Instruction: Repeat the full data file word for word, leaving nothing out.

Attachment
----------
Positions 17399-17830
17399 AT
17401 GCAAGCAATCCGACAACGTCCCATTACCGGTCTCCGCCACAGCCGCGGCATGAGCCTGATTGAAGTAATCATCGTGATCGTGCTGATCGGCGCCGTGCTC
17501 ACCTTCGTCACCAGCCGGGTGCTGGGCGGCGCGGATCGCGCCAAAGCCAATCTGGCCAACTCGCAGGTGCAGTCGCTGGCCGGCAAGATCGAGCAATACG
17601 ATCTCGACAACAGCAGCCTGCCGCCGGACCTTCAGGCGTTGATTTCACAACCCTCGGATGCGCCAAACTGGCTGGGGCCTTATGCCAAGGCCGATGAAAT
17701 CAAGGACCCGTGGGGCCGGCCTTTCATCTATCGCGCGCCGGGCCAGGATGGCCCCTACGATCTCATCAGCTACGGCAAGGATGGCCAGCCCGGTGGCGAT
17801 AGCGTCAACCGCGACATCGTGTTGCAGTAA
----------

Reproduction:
Positions 17399-17830
17399 AT
17401 GCAAGCAATCCGACAACGTCCCATTACCGGTCTCCGCCACAGCCGCGGCATGAGCCTGATTGAAGTAATCATCGTGATCGTGCTGATCGGCGCCGTGCTC
17501 ACCTTCGTCACCAGCCGGGTGCTGGGCGGCGCGGATCGCGCCAAAGCCAATCTGGCCAACTCGCAGGTGCAGTCGCTGGCCGGCAAGATCGAGCAATACG
17601 ATCTCGACAACAGCAGCCTGCCGCCGGACCTTCAGGCGTTGATTTCACAACCCTCGGATGCGCCAAACTGGCTGGGGCCTTATGCCAAGGCCGATGAAAT
17701 CAAGGACCCGTGGGGCCGGCCTTTCATCTATCGCGCGCCGGGCCAGGATGGCCCCTACGATCTCATCAGCTACGGCAAGGATGGCCAGCCCGGTGGCGAT
17801 AGCGTCAACCGCGACATCGTGTTGCAGTAA